Lettuce Eat Plants: Whole-food, Plant-based Eating for Stress Reduction

Information about improving health and well-being is everywhere and nothing is more pervasive than the messaging around nutrition and healthy eating. Nutrition advice can be found directly on food, in cookbooks, on social media, in advertising, from our healthcare providers, and of course by way of celebrities – Does Gwyneth Paltrow and Goop ring a bell? 

With so much information being consumed on a daily basis, it becomes difficult to assess the credibility and science (or lack thereof) behind the approaches to eating that are beneficial or actually harmful to us. So, how do you assess what works and what doesn’t? And how can you choose an approach that may actually reduce stress? Look no further than a lifestyle that embraces whole-food, plant-based eating. 

Does whole-food, plant-based eating mean you’ll only eat kale for the rest of your life? The answer is no. A whole-food, plant-based diet includes whole, unrefined or minimally refined plants (Forks Over Knives, 2014). This could include fruits, vegetables, whole grains, legumes, and root crops (e.g., beets, potatoes, carrots), and excludes or minimizes meat, dairy products, eggs, and highly refined foods (e.g., bleached flour, refined sugar, oil) (Forks Over Knives, 2014). 


The Science behind Whole-food, Plant-based Eating

This way of eating is actually not foreign to us – from an evolutionary perspective, our ancestors thrived on this way of eating for thousands of years. Not only can this approach bring us back to our ancestral roots, it’s delicious, satisfying, and has many health benefits including (Tuso et al., 2013):

  • lowered Body Mass Index (BMI), blood pressure, blood sugar, and cholesterol levels; 

  • reduced reliance on medications to treat chronic disease; and

  • lowered heart disease mortality rates. 

In addition to physical health benefits, whole-food, plant-based lifestyles can also impact our mental and emotional health and well-being. Serotonin, the neurotransmitter that helps to regulate sleep and appetite, mediate mood, and inhibit pain is mainly produced in your gastrointestinal tract (approximately 95%) (Selhub, 2015). This means that your digestive system not only digests food but can also guide your emotions (Selhub, 2015). When you eat a diet high in processed or refined foods, studies have shown that levels of anxiety, perceptions of stress, and mental outlook may suffer when compared with individuals who did not eat or ate less of these foods (Sarris et al., 2015). Eating a whole-food, plant-based diet can impact the inflammation throughout your body, leading to improved mood and energy levels (Selhub, 2015). Happy tummy, happy mind!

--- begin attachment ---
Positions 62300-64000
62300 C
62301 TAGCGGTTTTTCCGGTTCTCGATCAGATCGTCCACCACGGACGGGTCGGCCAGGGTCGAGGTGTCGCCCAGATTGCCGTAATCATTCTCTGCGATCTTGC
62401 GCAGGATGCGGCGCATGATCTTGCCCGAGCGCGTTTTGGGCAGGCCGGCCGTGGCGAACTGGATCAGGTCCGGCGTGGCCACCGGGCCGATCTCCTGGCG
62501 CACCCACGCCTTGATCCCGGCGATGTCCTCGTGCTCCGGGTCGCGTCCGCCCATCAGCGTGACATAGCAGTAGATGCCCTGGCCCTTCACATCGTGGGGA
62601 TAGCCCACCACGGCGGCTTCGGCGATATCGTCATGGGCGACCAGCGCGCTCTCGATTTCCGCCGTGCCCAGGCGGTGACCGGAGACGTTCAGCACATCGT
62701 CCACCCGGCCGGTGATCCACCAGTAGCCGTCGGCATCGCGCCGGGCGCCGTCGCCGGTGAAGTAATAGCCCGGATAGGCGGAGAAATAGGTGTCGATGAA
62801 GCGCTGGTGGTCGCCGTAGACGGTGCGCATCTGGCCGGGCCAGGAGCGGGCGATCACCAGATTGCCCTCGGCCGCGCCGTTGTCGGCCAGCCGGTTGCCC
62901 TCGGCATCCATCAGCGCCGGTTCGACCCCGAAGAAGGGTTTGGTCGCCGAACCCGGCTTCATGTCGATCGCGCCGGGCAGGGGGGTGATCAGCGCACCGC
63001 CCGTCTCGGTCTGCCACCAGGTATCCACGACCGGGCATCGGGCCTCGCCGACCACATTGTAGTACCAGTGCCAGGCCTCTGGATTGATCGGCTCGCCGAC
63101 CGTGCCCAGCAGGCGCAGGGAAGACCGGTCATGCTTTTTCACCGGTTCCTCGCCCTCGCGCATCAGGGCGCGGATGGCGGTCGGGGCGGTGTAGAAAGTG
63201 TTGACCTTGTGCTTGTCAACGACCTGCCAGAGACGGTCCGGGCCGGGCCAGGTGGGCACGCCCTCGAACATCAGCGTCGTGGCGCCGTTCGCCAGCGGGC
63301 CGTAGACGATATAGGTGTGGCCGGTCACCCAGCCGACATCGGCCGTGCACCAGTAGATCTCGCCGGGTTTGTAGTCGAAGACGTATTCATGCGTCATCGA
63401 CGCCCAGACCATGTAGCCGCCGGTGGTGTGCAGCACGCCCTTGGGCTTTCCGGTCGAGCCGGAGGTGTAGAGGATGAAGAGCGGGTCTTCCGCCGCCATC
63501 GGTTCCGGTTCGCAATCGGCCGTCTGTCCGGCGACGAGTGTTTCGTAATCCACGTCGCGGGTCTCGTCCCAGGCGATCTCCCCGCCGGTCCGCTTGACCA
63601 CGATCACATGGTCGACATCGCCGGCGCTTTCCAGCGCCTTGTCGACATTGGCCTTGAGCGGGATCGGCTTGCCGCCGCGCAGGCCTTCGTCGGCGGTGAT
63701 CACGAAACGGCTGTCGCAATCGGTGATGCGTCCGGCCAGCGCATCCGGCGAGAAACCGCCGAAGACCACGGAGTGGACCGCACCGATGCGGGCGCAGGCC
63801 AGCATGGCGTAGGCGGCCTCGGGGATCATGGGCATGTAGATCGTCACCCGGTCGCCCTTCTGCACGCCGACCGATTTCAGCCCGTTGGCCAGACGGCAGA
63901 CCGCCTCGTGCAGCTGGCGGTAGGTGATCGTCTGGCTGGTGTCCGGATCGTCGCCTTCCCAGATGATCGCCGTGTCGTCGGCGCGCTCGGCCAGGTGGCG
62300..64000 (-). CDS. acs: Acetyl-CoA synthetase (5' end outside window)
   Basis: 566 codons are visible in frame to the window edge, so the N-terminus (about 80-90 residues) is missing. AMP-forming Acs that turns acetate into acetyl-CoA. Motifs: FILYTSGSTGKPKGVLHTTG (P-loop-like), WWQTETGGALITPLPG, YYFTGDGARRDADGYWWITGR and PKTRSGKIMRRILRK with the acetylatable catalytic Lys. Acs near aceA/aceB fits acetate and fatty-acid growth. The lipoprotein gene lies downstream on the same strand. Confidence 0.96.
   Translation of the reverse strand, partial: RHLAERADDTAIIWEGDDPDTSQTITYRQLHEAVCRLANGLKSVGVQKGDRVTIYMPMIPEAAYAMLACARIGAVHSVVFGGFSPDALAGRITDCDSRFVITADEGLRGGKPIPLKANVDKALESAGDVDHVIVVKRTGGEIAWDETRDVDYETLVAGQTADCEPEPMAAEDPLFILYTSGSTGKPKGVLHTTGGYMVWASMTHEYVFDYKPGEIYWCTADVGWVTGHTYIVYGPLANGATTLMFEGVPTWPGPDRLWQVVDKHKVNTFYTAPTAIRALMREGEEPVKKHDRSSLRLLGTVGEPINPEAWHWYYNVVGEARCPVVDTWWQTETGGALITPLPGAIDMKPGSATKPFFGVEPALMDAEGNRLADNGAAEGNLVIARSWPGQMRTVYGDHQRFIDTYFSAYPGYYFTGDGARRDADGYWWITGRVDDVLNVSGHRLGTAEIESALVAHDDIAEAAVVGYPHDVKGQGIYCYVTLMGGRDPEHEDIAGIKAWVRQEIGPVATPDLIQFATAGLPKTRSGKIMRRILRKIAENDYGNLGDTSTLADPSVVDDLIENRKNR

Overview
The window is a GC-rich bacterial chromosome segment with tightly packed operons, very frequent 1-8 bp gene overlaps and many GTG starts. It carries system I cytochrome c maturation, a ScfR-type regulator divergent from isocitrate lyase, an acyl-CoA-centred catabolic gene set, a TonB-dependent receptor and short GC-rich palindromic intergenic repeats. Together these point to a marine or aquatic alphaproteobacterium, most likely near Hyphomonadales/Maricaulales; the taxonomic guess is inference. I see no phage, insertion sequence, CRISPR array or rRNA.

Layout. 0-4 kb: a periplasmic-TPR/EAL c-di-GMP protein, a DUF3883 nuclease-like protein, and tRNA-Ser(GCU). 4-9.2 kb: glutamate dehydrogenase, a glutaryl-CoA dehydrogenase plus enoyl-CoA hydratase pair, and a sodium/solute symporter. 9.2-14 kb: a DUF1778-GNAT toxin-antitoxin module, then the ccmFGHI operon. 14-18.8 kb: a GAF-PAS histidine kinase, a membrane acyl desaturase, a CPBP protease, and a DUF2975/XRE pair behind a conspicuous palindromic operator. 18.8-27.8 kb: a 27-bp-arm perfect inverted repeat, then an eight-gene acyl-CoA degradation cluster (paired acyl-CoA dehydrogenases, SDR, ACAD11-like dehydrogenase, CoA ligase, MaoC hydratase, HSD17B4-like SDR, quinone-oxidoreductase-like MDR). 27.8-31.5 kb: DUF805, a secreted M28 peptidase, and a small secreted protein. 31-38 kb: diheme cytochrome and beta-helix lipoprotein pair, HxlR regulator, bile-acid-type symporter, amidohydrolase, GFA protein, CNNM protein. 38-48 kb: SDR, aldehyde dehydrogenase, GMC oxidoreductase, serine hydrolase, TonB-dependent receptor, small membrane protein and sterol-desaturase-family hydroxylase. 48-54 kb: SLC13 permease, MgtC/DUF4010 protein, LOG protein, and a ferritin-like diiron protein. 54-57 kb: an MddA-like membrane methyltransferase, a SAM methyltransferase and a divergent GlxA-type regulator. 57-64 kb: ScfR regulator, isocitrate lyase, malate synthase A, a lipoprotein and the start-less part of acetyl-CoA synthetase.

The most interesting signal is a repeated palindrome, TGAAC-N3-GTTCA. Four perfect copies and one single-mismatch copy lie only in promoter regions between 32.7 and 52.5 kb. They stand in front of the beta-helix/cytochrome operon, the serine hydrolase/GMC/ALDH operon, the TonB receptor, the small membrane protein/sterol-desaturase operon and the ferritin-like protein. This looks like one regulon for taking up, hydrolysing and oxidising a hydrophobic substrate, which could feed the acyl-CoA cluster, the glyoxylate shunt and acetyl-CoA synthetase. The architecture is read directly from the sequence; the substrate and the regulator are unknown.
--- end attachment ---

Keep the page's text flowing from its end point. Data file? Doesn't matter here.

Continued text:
A Beginner’s Guide Whole-food, Plant-based Eating

While many of us know that eating well is one of the key components to maintaining balance in overall health and well-being, it may feel intimidating or even expensive to modify your diet. The good news is that it doesn’t have to be. We’ve compiled some strategies you may consider using to Ease-ily promote a whole-food, plant-based lifestyle: 

Start Small - Making small changes to your diet can have big impact. To begin, consider limiting the amount of processed foods and meat you’re eating on a daily basis. Instead of having meat at both lunch and dinner, only have meat at one meal – or embrace #meatlessmonday. Instead of reaching for that sugary snack in the afternoon, have a piece a fruit or some crunchy vegetables. In time, your body will begin to crave these foods and want to ditch the refined sugars and animal products for good. 

Get to Know Your Plants - What’s cool about a whole-food, plant-based diet is that there are so many new (and delicious) foods you may learn about and want to try simply by making the switch. If you’re not a fan of a particular vegetable, learn about new and exciting ways to prepare it. You may cringe when you think about boiled vegetables but what about trying them roasted? Or on the BBQ? The way you cook your food can drastically change (and improve) the way it tastes! 

Consider Gardening - While gardening lowers our carbon footprint, it is also cost-effective, and can be a powerful stress reduction tool. If you’re embracing a whole-food, plant-based lifestyle, growing your own foods can be a fun way to see your personal “farm-to-table” approach as you grocery shop in your own backyard – growing your own food is also possible in small spaces, including balconies!  

Seek Out Inspiration - One of the hardest parts of making changes to your lifestyle is feeling uninspired. However, there are plenty of freely available, whole-food, plant-based meal plans and recipes accompanied by mouth-watering photos.

Some of our favourite recipes have come from: 

Send us some of your favourite recipes or tag us on Instagram (@easeforwork) when you make something plant-based so we can try them too!

We hope that this guide will support you if you decide to embrace whole-food, plant-based eating as a tool for stress reduction. Remember, “Let food be thy medicine and medicine be thy food.” – Hippocrates

Live life lighter,

Carolyn & Stephanie


References 

Forks Over Knives (2014). What is a whole-food, plant-based diet? Retrieved from: https://www.forksoverknives.com/what-to-eat/#gs.JbQ8F3k 

Tuso, P. J., Ismail, M. H., Ha, B. P., & Bartolotto, C. (2013). Nutritional update for physicians: plant-based diets. The Permanente Journal, 17(2), 61. 

Selhub, E. (2015). Nutritional psychiatry: Your brain on food. Retrieved from: http://www.health.harvard.edu/blog/nutritional-psychiatry-your-brain-on-food-201511168626

Sarris, J., Logan, A.C., Akbaraly, T.N., Amminger, G.P., Balanzá-Martínez, V., Freeman, M.P., ... & Nanri, A. (2015). Nutritional medicine as mainstream in psychiatry. The Lancet Psychiatry, 2(3), 271-274. 

Sam Cooper